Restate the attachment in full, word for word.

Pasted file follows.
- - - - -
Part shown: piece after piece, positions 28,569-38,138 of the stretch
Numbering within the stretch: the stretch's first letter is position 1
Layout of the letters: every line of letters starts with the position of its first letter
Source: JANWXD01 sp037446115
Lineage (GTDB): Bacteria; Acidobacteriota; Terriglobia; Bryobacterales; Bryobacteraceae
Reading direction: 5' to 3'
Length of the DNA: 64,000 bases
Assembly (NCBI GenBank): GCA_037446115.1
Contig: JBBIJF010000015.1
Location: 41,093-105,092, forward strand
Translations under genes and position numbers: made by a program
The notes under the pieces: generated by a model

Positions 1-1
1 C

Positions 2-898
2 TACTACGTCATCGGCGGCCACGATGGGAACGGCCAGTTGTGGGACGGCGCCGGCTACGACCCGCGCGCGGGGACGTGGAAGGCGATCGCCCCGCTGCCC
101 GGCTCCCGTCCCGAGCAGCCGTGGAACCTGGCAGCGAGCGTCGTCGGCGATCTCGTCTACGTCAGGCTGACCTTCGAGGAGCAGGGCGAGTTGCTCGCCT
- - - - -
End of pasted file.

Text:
Part shown: piece after piece, positions 28,569-38,138 of the stretch
Numbering within the stretch: the stretch's first letter is position 1
Layout of the letters: every line of letters starts with the position of its first letter
Source: JANWXD01 sp037446115
Lineage (GTDB): Bacteria; Acidobacteriota; Terriglobia; Bryobacterales; Bryobacteraceae
Reading direction: 5' to 3'
Length of the DNA: 64,000 bases
Assembly (NCBI GenBank): GCA_037446115.1
Contig: JBBIJF010000015.1
Location: 41,093-105,092, forward strand
Translations under genes and position numbers: made by a program
The notes under the pieces: generated by a model

Positions 1-1
1 C

Positions 2-898
2 TACTACGTCATCGGCGGCCACGATGGGAACGGCCAGTTGTGGGACGGCGCCGGCTACGACCCGCGCGCGGGGACGTGGAAGGCGATCGCCCCGCTGCCC
101 GGCTCCCGTCCCGAGCAGCCGTGGAACCTGGCAGCGAGCGTCGTCGGCGATCTCGTCTACGTCAGGCTGACCTTCGAGGAGCAGGGCGAGTTGCTCGCCT